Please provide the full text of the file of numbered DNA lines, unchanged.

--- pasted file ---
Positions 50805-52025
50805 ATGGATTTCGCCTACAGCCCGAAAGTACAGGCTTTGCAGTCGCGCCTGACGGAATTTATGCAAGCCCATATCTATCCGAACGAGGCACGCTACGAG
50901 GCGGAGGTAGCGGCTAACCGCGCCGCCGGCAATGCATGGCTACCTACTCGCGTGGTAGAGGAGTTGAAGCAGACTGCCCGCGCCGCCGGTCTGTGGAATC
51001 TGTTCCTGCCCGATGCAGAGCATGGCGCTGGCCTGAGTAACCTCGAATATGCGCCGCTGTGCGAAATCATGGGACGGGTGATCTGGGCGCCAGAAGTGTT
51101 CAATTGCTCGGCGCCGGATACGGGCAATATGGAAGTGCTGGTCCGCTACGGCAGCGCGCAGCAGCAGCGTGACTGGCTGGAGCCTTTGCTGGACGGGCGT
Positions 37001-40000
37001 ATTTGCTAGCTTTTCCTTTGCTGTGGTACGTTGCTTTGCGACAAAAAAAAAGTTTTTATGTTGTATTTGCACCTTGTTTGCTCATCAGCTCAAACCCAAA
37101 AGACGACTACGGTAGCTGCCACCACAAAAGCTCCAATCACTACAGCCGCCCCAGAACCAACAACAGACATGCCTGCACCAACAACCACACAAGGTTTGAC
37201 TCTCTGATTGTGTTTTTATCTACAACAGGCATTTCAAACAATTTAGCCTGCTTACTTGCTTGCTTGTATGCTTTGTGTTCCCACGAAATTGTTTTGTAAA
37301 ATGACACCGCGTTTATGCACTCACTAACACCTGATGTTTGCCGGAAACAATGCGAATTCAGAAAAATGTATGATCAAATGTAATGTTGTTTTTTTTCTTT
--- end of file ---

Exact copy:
Positions 50805-52025
50805 ATGGATTTCGCCTACAGCCCGAAAGTACAGGCTTTGCAGTCGCGCCTGACGGAATTTATGCAAGCCCATATCTATCCGAACGAGGCACGCTACGAG
50901 GCGGAGGTAGCGGCTAACCGCGCCGCCGGCAATGCATGGCTACCTACTCGCGTGGTAGAGGAGTTGAAGCAGACTGCCCGCGCCGCCGGTCTGTGGAATC
51001 TGTTCCTGCCCGATGCAGAGCATGGCGCTGGCCTGAGTAACCTCGAATATGCGCCGCTGTGCGAAATCATGGGACGGGTGATCTGGGCGCCAGAAGTGTT
51101 CAATTGCTCGGCGCCGGATACGGGCAATATGGAAGTGCTGGTCCGCTACGGCAGCGCGCAGCAGCAGCGTGACTGGCTGGAGCCTTTGCTGGACGGGCGT
Positions 37001-40000
37001 ATTTGCTAGCTTTTCCTTTGCTGTGGTACGTTGCTTTGCGACAAAAAAAAAGTTTTTATGTTGTATTTGCACCTTGTTTGCTCATCAGCTCAAACCCAAA
37101 AGACGACTACGGTAGCTGCCACCACAAAAGCTCCAATCACTACAGCCGCCCCAGAACCAACAACAGACATGCCTGCACCAACAACCACACAAGGTTTGAC
37201 TCTCTGATTGTGTTTTTATCTACAACAGGCATTTCAAACAATTTAGCCTGCTTACTTGCTTGCTTGTATGCTTTGTGTTCCCACGAAATTGTTTTGTAAA
37301 ATGACACCGCGTTTATGCACTCACTAACACCTGATGTTTGCCGGAAACAATGCGAATTCAGAAAAATGTATGATCAAATGTAATGTTGTTTTTTTTCTTT